WNY survivor of violent assault works to keep attacker in prison

ramona

SARDINIA, N.Y. (WIVB) — “It’s just a house, it doesn’t even look the same. I drive by and don’t recognize it.”

But Ramona Bantle-Fahy will always remember what the house in Sardinia looked like 24 years ago because it was the house on Middle Road where a stranger beat her, raped her, and kidnapped her.

“He didn’t disguise himself, He seemed like a regular person who would be looking to buy a house,” she recalls.

Ramona was a 33 year old real estate agent in 1992.  The house was for sale and she took a call from a man who wanted to see the house on a Sunday afternoon. She went to meet him alone.

“He punched me, jumped on me, pulled my hands behind my back, said ‘don’t scream I have a knife,’ and tied me, (my) hands.”

The man sexually assaulted Ramona, then pushed her down a flight and a half of stairs and shoved her into the trunk of his car.  Inside that dark trunk, with the car moving, Ramona worked feverishly to get her hands free. She used a lighter in her pocket to look around the trunk and went to work trying to open the trunk lock.

She pulled off her Buffalo Bills watch and found a hiding place for it in the trunk.  “Because they would never find me,” she remembers when asked why she hid the watch. “No one would ever find me.”

Within minutes, Ramona picked open the trunk lock and opened the trunk enough to recognize a stretch of Route 16 in the Village of Delevan. When the car slowed a bit, she jumped out onto the pavement and ran into a nearby trailer park for help. The attacker stopped the car and ran after her, but lost sight of Ramona in the trailer park.

By the next day a composite sketch of the suspect and a description of his car were broadcast across Western New York. Acting on tips, police arrested 30 year old David Graczyk. who lived near the crime scene.

Police found Ramona’s watch in the trunk.

Graczyk had a prior conviction for making obscene phone calls and breaking into a Lancaster home to steal women’s underwear.  He was also a state prison guard.

David Gracyk pleaded guilty to 8 counts against him, including rape, kidnapping, and sexual abuse.

And Ramona did a remarkable thing at his sentencing in 1993.  She stood up in court with television cameras rolling and described her nightmare.

“I prayed to God, please don’t hurt me. He was enraged, angry, violent, evil. I feared for my life.”

Justice Mario Rosetti listened to Ramona and referred to the letters of many other local realtors who described the fear they felt on the job because of Graczyk’s actions. He sentenced Graczyk to 67 to 114 years in prison. But because of a sentencing statute, the prison term became 25 to 50 years.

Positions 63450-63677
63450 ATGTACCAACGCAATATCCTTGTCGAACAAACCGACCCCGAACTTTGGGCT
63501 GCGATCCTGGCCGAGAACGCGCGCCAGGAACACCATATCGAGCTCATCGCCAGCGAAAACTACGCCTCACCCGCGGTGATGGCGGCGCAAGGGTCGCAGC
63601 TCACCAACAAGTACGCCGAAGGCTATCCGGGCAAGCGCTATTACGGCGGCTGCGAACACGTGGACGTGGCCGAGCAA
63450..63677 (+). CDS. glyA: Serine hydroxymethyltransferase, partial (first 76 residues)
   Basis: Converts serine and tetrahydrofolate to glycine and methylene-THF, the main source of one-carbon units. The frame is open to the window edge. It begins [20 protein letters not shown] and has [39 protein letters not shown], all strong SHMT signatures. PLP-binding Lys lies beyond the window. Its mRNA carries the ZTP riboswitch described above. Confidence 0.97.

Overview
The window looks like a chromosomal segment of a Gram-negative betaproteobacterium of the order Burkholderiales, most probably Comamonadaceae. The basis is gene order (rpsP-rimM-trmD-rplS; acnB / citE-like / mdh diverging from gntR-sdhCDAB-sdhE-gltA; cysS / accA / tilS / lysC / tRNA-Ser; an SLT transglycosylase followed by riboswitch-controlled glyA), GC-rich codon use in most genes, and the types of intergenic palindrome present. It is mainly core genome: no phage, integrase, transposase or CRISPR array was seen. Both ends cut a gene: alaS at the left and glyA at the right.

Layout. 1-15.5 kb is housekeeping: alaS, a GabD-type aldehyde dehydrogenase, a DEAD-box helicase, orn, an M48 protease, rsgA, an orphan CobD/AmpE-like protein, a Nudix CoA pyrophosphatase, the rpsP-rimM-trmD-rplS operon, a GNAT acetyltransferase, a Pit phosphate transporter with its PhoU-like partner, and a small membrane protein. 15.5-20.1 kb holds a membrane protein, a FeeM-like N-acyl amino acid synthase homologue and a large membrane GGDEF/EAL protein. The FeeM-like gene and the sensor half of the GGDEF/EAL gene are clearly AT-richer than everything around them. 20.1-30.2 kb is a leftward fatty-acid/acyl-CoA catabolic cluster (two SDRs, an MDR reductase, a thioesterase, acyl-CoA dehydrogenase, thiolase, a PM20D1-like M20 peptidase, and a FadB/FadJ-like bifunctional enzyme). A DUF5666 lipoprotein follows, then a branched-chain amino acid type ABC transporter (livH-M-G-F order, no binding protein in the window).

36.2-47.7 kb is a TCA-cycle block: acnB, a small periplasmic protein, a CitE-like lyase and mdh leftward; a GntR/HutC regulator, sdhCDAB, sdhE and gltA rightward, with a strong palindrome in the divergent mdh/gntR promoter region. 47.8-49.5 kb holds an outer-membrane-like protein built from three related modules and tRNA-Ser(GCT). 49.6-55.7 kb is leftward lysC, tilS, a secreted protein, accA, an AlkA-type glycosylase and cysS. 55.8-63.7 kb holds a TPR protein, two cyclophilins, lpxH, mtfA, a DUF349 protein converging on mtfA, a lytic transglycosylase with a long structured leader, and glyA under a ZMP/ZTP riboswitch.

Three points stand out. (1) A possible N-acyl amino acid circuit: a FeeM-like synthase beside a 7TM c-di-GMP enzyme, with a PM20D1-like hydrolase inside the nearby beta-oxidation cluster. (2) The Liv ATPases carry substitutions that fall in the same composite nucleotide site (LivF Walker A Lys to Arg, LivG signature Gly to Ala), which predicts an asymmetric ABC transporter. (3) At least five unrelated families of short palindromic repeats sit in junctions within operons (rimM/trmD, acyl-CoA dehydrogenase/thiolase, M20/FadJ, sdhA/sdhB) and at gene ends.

Ramona remembers what the Judge said in court to Graczyk. “Why would you put her in the trunk other than to get rid of the witness? Then no one could testify against you.”

This month, Ramona is preparing a victim impact statement because her attacker, now in Attica prison, is up for parole in February.  The possibility that he could walk free terrifies her.

“Totally fearful, yes,” she says when asked if she is afraid of him.

Ramona is now asking other women who wrote and expressed fear to the Judge back in 1993, as well as any other people who have been affected emotionally by the attack, to write about those fears today to the parole board deciding his fate.

“To write letters to the parole board of how he affected their lives.”

Ramona says she often hears about other women who have changed their activities and even their careers because of what happened to her.

She believes she has a responsibility to other women and has made a determined choice to speak out on behalf of women who have been victims of violent crime and to stand strong without guilt or shame.

“I’m speaking for all the women and children that were victims of these crimes because I can.  It isn’t easy, but I’m strong — strong enough.  And, he picked the wrong girl.”

To write to the Parole Board:  NYS Dept of Corrections & Community Supervision, Office of Victim Assistance, 1220 Washington Ave., Bldg. 2, Albany, NY 142226-2050.

To make your statement over the phone you may call: (518) 445-6161 or 1-800-783-6059

Find more information on the Dept. of Corrections website:http://www.doccs.ny.gov/VictimSvc/victimimpactrequest.html

 

 

 

 

 

 

 

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